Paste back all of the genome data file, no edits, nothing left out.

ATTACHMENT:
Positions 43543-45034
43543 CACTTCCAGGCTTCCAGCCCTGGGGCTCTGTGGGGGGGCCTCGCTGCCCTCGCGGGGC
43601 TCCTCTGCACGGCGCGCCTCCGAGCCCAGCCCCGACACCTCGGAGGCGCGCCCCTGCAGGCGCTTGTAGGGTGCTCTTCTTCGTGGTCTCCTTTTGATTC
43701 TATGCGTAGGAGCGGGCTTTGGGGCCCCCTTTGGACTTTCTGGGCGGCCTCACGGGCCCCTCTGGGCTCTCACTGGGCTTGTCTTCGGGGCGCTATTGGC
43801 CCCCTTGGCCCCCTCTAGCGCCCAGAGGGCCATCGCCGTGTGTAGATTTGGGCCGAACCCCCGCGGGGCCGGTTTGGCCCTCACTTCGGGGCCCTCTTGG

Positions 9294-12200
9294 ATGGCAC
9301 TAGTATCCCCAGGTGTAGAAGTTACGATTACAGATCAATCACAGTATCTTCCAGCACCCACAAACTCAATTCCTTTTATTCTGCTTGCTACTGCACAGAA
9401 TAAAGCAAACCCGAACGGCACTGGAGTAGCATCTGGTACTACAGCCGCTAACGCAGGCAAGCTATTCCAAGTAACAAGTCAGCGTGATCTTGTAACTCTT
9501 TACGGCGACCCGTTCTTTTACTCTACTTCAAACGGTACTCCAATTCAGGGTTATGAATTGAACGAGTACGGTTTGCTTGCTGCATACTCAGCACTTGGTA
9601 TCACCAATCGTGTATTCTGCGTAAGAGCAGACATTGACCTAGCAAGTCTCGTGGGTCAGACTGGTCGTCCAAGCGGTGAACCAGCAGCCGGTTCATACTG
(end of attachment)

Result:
Positions 43543-45034
43543 CACTTCCAGGCTTCCAGCCCTGGGGCTCTGTGGGGGGGCCTCGCTGCCCTCGCGGGGC
43601 TCCTCTGCACGGCGCGCCTCCGAGCCCAGCCCCGACACCTCGGAGGCGCGCCCCTGCAGGCGCTTGTAGGGTGCTCTTCTTCGTGGTCTCCTTTTGATTC
43701 TATGCGTAGGAGCGGGCTTTGGGGCCCCCTTTGGACTTTCTGGGCGGCCTCACGGGCCCCTCTGGGCTCTCACTGGGCTTGTCTTCGGGGCGCTATTGGC
43801 CCCCTTGGCCCCCTCTAGCGCCCAGAGGGCCATCGCCGTGTGTAGATTTGGGCCGAACCCCCGCGGGGCCGGTTTGGCCCTCACTTCGGGGCCCTCTTGG

Positions 9294-12200
9294 ATGGCAC
9301 TAGTATCCCCAGGTGTAGAAGTTACGATTACAGATCAATCACAGTATCTTCCAGCACCCACAAACTCAATTCCTTTTATTCTGCTTGCTACTGCACAGAA
9401 TAAAGCAAACCCGAACGGCACTGGAGTAGCATCTGGTACTACAGCCGCTAACGCAGGCAAGCTATTCCAAGTAACAAGTCAGCGTGATCTTGTAACTCTT
9501 TACGGCGACCCGTTCTTTTACTCTACTTCAAACGGTACTCCAATTCAGGGTTATGAATTGAACGAGTACGGTTTGCTTGCTGCATACTCAGCACTTGGTA
9601 TCACCAATCGTGTATTCTGCGTAAGAGCAGACATTGACCTAGCAAGTCTCGTGGGTCAGACTGGTCGTCCAAGCGGTGAACCAGCAGCCGGTTCATACTG